It’s easy to fall into a summertime pattern of eating tacos and kabobs and barbecue on a three-day rotation, because those are delicious things to eat and they are best eaten in summer. Broadly speaking, this is doing summer right. Enjoy your tacos! Enjoy your kabobs! Enjoy your barbecue, so long as someone else is minding the smoky fire for hours on end while you play whiffle ball and pound shandies!
I submit, though, that the familiar delightfulness of these summer staples is keeping you from experiencing other, far greater summer delicacies. You should take a 24-hour break from cramming your face full of various grilled meats and consider something like, say, crudo. Because variety is good, yes, but also, and more importantly, because crudo is miraculously delicious and good to eat, and is summery as a mofo, and you may even come away from this experience with a new hobby. A summertime hobby!
The reason for this is simple enough: crudo is an Italian word that means “raw,” and, for today’s purposes, refers to raw fish, and, like all great and/or palatable raw fish preparations, requires a level of freshness one does not generally associate with fish bought from the grocery store. And so! In order to have crudo that rises above meh—and hopefully well above oh shit I’m gonna be sick—you might decide now is a good time to take up fishing! And, hey, it’s summer, now is a good time to take up fishing. And, since being good at fishing is at least 50 percent moderating one’s consumption of cold beer, even you can pull it off, when you are not on one of your legendary benders.
Before you start freaking out about tackle boxes and tensile strength and shit, know this: strictly speaking, you will not need to take up fishing in order to make delicious crudo. It would be cool and fun and rewarding, but you will absolutely be able to make delicious crudo anyway. Which, by the way, is what we are going to do. Let’s get to it.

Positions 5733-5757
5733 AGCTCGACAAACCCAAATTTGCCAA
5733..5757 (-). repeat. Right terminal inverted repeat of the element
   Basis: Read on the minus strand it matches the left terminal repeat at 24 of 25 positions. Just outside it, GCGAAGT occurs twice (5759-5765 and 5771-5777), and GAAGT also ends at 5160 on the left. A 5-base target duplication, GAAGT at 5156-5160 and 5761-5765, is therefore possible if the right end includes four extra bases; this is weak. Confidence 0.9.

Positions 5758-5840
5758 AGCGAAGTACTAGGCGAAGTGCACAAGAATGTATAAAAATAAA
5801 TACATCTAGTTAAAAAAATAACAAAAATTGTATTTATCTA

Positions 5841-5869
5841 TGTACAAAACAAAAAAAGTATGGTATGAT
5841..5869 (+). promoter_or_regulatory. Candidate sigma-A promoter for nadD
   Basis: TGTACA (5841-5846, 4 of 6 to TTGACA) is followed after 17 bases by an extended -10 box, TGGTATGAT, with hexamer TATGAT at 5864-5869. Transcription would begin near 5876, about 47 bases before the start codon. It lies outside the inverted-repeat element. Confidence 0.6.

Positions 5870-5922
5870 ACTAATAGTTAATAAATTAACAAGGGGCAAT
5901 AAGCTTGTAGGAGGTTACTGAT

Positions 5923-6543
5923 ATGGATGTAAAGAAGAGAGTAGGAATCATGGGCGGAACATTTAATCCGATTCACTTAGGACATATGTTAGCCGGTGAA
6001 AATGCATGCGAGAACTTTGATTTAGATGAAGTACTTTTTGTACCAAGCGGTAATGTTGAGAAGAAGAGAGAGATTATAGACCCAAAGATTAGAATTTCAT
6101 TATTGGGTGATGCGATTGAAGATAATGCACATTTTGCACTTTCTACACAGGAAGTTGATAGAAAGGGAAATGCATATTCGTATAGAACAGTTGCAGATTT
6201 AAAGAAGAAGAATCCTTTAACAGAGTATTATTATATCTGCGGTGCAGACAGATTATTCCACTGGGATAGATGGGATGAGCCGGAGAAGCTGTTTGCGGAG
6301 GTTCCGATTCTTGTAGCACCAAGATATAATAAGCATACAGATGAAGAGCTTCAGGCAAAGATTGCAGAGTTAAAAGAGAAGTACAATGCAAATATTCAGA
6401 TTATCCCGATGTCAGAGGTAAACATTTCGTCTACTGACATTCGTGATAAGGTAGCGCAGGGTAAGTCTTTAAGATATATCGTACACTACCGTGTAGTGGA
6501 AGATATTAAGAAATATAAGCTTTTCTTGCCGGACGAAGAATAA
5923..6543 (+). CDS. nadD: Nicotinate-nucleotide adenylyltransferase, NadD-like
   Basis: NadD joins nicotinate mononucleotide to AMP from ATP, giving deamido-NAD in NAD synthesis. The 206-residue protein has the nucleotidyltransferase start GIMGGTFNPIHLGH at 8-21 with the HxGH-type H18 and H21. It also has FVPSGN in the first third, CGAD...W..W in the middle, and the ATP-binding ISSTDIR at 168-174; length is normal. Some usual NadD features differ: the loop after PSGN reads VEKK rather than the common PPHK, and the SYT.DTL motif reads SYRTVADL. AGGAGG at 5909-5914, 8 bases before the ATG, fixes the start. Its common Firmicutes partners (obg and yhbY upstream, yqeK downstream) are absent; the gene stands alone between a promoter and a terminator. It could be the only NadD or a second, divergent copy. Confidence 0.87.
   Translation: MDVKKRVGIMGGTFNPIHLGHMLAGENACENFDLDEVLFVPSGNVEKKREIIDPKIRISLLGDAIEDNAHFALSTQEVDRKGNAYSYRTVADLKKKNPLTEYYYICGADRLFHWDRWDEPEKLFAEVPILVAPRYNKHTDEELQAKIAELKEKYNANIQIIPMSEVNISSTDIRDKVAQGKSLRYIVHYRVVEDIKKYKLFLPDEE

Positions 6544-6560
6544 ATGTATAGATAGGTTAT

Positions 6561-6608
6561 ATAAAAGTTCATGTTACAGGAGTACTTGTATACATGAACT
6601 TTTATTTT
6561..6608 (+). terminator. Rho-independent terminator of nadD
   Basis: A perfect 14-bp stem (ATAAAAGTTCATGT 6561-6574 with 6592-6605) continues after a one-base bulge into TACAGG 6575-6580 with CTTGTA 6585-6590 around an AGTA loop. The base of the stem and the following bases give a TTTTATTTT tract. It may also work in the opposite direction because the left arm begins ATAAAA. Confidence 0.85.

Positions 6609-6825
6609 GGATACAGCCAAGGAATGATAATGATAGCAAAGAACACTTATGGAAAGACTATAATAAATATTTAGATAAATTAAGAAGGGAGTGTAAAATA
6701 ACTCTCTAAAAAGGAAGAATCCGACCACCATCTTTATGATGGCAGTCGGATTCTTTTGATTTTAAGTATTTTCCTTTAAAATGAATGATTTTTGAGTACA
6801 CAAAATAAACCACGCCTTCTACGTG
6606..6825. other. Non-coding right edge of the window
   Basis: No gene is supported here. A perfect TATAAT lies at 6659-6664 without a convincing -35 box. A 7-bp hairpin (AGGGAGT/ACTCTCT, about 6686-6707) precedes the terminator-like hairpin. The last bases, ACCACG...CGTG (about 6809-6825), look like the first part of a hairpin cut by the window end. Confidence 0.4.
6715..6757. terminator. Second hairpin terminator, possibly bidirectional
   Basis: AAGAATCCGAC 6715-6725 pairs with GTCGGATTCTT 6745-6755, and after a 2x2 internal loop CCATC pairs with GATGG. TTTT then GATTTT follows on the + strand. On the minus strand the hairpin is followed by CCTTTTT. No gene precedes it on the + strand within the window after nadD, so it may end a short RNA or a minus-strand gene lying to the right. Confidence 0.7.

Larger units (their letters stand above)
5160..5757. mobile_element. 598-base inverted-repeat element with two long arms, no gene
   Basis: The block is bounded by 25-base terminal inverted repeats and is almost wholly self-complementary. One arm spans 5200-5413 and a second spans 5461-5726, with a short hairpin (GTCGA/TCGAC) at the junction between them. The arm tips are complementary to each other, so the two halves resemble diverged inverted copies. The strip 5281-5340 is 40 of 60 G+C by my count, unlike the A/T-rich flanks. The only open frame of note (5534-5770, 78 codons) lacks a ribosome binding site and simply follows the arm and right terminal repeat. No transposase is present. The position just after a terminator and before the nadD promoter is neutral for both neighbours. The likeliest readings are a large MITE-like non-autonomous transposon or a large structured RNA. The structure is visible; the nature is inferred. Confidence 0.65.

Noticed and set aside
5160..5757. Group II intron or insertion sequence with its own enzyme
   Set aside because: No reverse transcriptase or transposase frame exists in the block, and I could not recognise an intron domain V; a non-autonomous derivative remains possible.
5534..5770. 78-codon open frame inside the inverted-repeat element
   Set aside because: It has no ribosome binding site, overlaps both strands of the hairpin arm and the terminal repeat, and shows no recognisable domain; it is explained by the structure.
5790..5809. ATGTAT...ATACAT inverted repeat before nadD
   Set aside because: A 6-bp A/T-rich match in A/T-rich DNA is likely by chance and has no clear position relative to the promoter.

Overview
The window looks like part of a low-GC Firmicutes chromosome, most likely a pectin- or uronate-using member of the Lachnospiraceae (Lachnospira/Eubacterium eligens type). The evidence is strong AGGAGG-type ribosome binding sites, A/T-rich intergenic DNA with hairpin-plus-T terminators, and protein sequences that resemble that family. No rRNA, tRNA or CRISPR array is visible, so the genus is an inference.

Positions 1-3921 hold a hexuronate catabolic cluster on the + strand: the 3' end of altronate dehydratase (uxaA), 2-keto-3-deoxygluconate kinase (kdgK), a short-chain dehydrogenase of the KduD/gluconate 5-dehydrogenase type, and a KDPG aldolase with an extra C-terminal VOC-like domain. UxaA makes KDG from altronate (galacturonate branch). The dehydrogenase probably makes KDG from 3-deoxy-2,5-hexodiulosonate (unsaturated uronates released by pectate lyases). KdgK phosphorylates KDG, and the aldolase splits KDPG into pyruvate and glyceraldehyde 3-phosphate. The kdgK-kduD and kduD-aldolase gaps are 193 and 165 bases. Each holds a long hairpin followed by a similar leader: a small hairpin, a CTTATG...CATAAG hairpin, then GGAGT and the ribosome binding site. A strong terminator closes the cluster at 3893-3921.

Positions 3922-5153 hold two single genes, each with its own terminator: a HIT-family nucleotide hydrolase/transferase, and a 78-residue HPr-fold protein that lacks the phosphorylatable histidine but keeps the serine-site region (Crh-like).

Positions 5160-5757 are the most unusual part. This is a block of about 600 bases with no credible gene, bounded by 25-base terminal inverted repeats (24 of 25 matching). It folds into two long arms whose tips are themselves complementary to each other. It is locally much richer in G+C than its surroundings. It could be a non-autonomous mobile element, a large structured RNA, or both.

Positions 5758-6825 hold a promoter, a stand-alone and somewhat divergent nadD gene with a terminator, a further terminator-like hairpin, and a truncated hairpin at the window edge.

Here’s what you’re gonna need: some good, fresh fish; a sharp knife; some good olive oil; some good sea salt; something acidic. And some ice. That’s really it.
In basic terms, what we’re doing is slicing up some good fish, dressing it, and eating it. And, hey, if, in the breezy spirit of summer, you simply do that—buy some fish, cut it into hunks, put it on a plate, dress it with olive oil, salt, and lemon juice, then cram it into your face—you will have successfully eaten food, and it will probably sustain you. But! It will not be especially delicious. Crucially, it will also not justify the thousands of words of this internet food column, and that is just unacceptable.
Crudo has in common with sashimi at least one important detail (thankfully, this detail is not world-class knife skills): its deliciousness is directly and profoundly determined by its freshness. The range here can be genuinely disorienting—a piece of fish that would be fine for baking might make for a sashimi experience that is close to horrifying. We’ve probably all done the thing where we ordered hamachi at the neighborhood sushi joint, and it came out looking a little wan but not alarmingly so, and you put it in your mouth, and, oh God, what the fuck, get this out of my face immediately. And the thing is, the fish was probably fine! A little salt, a little seasoning, a little heat, a soft tortilla, some shredded cabbage and a blob of guacamole, and voila, you’ve got yourself a totally passable fish taco. In fact, I’m not convinced fish tacos weren’t initially just a thing to do with fish that might otherwise summon the gorge if it was, say, steamed or shocked or, God help us, served raw.